Does this story sound familiar?
Bob Businessman was a successful entrepreneur who wanted to give back to his community, so he established the Bob Businessman Family Foundation (BBFF). Bob and several of his family members became trustees of the foundation. One day, a development officer from Local University asked Bob if he’d like to be a sponsor of their spring gala. BBFF signed on as a sponsor at the $10,000 level, granting it a table for 10 at the event. Local University sent a donor acknowledgment letter to BBFF and indicated the value of goods and services provided to sponsors at the $10,000 level was $1,000. Bob, his family and other BBFF trustees attended the gala and enjoyed the evening’s events.
With some very limited exceptions, BBFF likely violated the private foundation self-dealing rules.
Section 4941 of the Internal Revenue Code (IRC) imposes an excise tax on acts of self-dealing between a private foundation and disqualified persons. A self-dealing act can be either a direct or an indirect transaction.
A disqualified person is any of these:
- A substantial contributor – any person or entity who has contributed more than 2 percent of the total contributions received by a private foundation since its inception
- A foundation manager – officers, directors or trustees of a private foundation
- The owner of more than 20 percent of an entity that’s a substantial contributor
- A family member of a substantial contributor, foundation manager or 20 percent owner – spouses, ancestors, descendants and spouses of descendants
- A corporation, partnership, trust or estate in which any of the above persons or entities owns more than a 35 percent interest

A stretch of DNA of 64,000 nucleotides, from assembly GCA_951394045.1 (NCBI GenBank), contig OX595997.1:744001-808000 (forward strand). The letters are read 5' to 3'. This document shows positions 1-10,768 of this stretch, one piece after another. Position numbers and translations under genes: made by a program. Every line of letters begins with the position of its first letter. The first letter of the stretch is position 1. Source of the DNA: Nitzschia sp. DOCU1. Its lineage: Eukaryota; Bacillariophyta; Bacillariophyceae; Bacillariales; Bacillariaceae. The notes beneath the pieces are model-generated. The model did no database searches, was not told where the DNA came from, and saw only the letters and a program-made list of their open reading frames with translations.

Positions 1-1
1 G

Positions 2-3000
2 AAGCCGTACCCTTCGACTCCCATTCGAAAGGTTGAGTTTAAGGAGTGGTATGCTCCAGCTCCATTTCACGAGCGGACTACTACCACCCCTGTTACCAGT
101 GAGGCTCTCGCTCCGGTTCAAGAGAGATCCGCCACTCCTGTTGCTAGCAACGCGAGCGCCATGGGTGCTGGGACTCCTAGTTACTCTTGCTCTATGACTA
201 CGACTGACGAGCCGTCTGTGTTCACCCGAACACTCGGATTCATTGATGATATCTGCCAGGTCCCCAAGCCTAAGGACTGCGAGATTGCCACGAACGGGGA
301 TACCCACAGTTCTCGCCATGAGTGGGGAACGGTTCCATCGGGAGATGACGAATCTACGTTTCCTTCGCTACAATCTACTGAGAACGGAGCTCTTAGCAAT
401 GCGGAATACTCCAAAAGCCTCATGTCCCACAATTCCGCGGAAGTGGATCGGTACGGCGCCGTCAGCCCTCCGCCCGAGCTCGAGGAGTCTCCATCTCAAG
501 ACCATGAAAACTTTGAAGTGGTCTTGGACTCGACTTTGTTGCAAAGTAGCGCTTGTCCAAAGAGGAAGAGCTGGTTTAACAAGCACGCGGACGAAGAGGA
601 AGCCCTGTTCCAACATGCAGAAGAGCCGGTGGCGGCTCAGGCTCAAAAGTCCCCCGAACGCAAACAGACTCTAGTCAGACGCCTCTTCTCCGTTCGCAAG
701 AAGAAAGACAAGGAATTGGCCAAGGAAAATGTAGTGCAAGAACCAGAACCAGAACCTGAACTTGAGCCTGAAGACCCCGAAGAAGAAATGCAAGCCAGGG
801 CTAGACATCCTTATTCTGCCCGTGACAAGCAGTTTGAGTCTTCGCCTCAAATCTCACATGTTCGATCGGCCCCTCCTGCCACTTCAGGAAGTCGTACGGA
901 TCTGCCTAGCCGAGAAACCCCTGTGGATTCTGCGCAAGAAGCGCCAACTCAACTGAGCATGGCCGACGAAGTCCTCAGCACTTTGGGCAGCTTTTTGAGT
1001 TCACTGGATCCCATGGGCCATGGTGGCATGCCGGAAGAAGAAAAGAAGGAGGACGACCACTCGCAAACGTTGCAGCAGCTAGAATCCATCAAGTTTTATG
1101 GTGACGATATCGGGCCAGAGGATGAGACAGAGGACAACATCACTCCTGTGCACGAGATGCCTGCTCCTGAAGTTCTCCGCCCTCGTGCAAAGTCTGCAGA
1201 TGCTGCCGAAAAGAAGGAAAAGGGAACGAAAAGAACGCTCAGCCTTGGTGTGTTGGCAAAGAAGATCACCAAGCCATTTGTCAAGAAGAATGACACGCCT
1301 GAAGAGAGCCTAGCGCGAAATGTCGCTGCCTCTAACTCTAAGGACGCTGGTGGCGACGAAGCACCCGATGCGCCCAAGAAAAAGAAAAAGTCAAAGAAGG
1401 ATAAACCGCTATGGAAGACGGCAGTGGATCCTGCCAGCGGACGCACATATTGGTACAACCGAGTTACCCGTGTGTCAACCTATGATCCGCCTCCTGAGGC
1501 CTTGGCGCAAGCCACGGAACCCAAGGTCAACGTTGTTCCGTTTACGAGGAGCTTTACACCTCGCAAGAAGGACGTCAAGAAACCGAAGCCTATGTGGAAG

- A government official
Self-dealing is defined as any of the following direct or indirect transactions between a disqualified person and a private foundation:
- Sale, exchange or leasing of property
- Lending money or extending credit
- Furnishing goods, services or facilities
- Payment of compensation or reimbursement of expenses
- Transferring foundation income or assets to, or for the use or benefit of, a disqualified person
- Payments of money or property to a government official
There are a number of exceptions to the self-dealing rules. A partial list includes:
- Transactions with a former foundation manager
- Property leased to a private foundation without charge
- Interest-free loans to a private foundation
- Furnishing goods, services or facilities to a foundation manager, other employee or volunteer if the value isn’t excessive and the items are necessary for carrying out the foundation’s exempt purpose
- Nonexcessive compensation paid, or expenses reimbursed to, a disqualified person for professional services necessary for carrying out the foundation’s exempt purpose
An initial, or first-tier, excise tax of 10 percent of the transaction amount is imposed on the disqualified person involved in a self-dealing act. A tax of 5 percent will be imposed on any foundation manager who knowingly participates in a self-dealing act, up to a maximum of $20,000 per self-dealing act. If a self-dealing act isn’t corrected, second-tier taxes of 200 percent can be imposed on the disqualified person, and a 50 percent excise tax on the amount involved can be imposed on the foundation manager.
How do these rules apply to BBFF? Bob, his family and other BBFF trustees are all considered disqualified persons in relation to BBFF. When they attended the gala, they received goods and services paid for with foundation assets, which resulted in a self-dealing transaction.
BBFF can safely navigate the self-dealing rules in the future by doing one of the following:
- Adopt a policy prohibiting grant making for events that will result in the receipt of any type of benefit other than public recognition as a sponsor
- Refuse to accept any tickets or other items of value offered in exchange for a grant payment
- Require that the disqualified persons directly pay Local University for the value of the tickets ($100 per person) and BBFF pay the $9,000 grant portion. If BBFF merely has the disqualified persons reimburse BBFF, another self-dealing transaction will result—extension of credit.
- Adopt a policy that restricts the tickets to use only in furtherance of the foundation’s exempt purpose
While private foundations and public charities (such as United Way, churches and community foundations) are both charitable entities under IRC Section 501(c)(3), private foundations are subject to many restrictions that don’t apply to public charities. The above case is just one example. A thorough understanding of these unique rules is necessary for the proper administration of a private foundation.
For more information, contact your BKD advisor.